use they like a mixer?


Yes and no. Food processors can be used to make bread dough and cookie
dough. It is my preferred way of making bread and pie pastry. Rose
Beranabum's Christmas Cookie book has directions for using the FP for all
her cookie recipes. The area where the FP doesn't do well compared to a
mixer is for products where you don't want to develop much gluten - like
cakes. I use mine for some cakes and for quick breads. You just have to be
careful not to over mix. The other issue with the FP is capacity. Most FPs
don't come close to the capacity of a stand mixer. I have both, but I use
my FP much more than the stand mixer.


I was going to ask Reg if he had a reference to the technique of using a
food processor for dough. Thanks for providing one. I'll see if our local
bookstore has a copy.

Hadn't thought about capacity. My wife's FP is only 3 quarts. My stand
mixer is 6 quarts. I'll probably stick to using what I know during my peak
baking seasons, i.e. my stand mixer. I usually have time in the summer to
play and experiment.

Thanks again for the reference to Rose Beranabum's book,
Darrell

--
Send e-mail to: darrell dot grainger at utoronto dot ca


[email protected] 30-12-2005 05:35 PM

What mixer would be the minimum you would recommend for cookie dough?
 
so conceivably you could grate the frozen butter in the fp like you do
cheese?


ggg 30-12-2005 05:43 PM

What mixer would be the minimum you would recommend for cookiedough?
 
wrote:
so conceivably you could grate the frozen butter in the fp like you do
cheese?

I really don't want to own a stand mixer and hope to just make do with a
food processor.

How important is the wattage between 450 and 700 for cookie dough?

http://www.amazon.com/gp/product/B00...tchen&v=glance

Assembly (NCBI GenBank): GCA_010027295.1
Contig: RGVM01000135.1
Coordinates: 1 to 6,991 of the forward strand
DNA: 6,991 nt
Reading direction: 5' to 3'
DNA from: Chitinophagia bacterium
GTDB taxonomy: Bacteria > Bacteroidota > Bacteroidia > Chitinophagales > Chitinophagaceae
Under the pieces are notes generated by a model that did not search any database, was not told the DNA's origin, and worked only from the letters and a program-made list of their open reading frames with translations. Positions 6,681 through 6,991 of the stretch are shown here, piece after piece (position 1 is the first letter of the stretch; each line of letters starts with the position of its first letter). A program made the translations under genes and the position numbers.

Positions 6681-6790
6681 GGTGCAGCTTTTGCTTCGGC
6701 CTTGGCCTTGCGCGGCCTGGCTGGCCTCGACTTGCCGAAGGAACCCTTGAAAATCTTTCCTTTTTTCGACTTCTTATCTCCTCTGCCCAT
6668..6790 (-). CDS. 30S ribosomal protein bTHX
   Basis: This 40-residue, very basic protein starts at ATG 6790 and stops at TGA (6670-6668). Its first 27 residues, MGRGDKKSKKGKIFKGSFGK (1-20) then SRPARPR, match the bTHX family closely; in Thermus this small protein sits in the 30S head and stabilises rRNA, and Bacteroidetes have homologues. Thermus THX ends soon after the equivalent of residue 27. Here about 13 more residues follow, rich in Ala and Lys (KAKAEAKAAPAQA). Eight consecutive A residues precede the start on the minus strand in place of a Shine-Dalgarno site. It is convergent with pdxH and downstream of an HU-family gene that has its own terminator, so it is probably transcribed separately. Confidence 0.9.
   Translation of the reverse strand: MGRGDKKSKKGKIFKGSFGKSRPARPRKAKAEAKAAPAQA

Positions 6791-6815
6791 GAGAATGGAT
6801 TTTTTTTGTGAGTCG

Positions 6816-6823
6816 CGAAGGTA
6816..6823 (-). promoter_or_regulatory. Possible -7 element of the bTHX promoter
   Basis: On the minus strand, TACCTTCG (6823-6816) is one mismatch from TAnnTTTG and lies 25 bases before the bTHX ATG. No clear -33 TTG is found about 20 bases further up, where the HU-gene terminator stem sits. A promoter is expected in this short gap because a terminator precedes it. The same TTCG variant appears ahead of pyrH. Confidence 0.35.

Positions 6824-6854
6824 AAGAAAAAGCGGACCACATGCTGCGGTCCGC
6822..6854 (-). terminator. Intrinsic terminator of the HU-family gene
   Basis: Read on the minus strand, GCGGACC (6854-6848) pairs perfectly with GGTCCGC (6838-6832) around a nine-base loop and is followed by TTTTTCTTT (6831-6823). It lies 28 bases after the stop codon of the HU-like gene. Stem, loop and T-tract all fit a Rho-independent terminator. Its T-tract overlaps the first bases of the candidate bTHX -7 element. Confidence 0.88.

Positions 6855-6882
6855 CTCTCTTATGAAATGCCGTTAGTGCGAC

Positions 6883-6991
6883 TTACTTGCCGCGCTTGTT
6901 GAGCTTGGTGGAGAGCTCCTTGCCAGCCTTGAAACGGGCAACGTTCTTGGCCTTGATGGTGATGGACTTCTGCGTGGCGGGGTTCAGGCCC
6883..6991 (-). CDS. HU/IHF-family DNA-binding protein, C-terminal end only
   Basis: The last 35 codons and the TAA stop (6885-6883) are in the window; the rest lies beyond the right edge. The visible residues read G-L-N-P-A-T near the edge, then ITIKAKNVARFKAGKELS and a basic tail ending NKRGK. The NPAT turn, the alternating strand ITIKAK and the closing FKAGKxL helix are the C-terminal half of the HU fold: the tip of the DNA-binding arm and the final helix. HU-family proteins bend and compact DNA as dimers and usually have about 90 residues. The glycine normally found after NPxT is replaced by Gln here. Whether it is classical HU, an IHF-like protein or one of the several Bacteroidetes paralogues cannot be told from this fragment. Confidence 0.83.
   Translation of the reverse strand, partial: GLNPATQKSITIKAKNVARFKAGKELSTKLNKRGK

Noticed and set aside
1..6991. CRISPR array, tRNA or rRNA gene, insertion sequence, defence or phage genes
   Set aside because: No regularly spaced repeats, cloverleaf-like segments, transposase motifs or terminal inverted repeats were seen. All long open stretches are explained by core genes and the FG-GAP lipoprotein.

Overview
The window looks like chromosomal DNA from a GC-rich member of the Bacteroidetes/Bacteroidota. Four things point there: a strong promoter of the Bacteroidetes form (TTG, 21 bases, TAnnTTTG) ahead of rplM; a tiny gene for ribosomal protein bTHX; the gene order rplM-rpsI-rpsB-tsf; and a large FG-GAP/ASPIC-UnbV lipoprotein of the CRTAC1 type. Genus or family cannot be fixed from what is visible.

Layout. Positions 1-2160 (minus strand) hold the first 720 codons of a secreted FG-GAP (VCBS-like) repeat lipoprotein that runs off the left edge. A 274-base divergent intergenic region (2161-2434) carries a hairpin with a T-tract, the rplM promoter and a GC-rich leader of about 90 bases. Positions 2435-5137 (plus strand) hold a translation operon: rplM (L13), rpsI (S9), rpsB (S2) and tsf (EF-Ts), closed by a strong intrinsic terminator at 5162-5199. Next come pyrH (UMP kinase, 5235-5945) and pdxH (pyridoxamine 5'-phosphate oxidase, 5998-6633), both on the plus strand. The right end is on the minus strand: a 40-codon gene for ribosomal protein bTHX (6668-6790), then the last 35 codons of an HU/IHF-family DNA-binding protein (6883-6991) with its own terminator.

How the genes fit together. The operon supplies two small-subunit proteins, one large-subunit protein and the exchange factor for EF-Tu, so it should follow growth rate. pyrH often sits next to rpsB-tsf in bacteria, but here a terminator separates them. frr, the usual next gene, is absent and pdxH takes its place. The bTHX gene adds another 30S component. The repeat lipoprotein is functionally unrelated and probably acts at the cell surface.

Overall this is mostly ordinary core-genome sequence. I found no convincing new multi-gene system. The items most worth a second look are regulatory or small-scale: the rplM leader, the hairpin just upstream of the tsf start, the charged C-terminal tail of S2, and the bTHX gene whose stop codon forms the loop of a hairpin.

http://www.amazon.com/gp/product/B00...lance&n=284507

Vox Humana 30-12-2005 08:57 PM

What mixer would be the minimum you would recommend for cookie dough?
 

wrote in message
oups.com...
so conceivably you could grate the frozen butter in the fp like you do
cheese?


You could. I haven't seen anyone do it that way but I don't see why it
couldn't work. My only concern would be that after the butter was grated,
you would have to be very careful about not processing too much more. The
size of the butter particles after grating would be about the final size you
would want. If you added liquid and then processed much more, I suspect
that the particles would be too small or would melt from the friction of the
blade. It is intriguing though and I will give it a try.



Vox Humana 30-12-2005 09:00 PM

What mixer would be the minimum you would recommend for cookie dough?
 

"ggg" wrote in message
...
wrote:
so conceivably you could grate the frozen butter in the fp like you do
cheese?

I really don't want to own a stand mixer and hope to just make do with a
food processor.

How important is the wattage between 450 and 700 for cookie dough?


Bigger is better in my opinion. I would also look for a large bowl size.
Some processors can take two different size bowls - like the Kitchen Aid and
the Wolfgang Puck. At this point I would favor the Kitchen Aid with the 11
(or12?) cup bowl and the extra large feed tube. I wouldn't go below 600
watts. You need that much power for sticky dough like bread and cookies.



[email protected] 30-12-2005 10:11 PM

What mixer would be the minimum you would recommend for cookie dough?
 
I'm with you. I don't know how much the Kitchenaid phone rep knows but
she agreed with me today that the 770 and the 760 ($70 price
difference) differ in that the base is metal in the 770 and therefore 5
pounds heavier. So I am definitely getting a black 760 when I really
really want a red one (an IMPERIAL CHINESE red one bwahaha). The 750
comes in colors but it doesn't have the big chute.


-L. 31-12-2005 09:02 AM

What mixer would be the minimum you would recommend for cookie dough?
 

Craig Busch wrote:
The thought of not using a mixer is a possibility. I guess I would have
thought that it might be easier to have an even mixture.
Thank you


Actually I prefer to mix cookies by hand - they come out so much
better.
-L.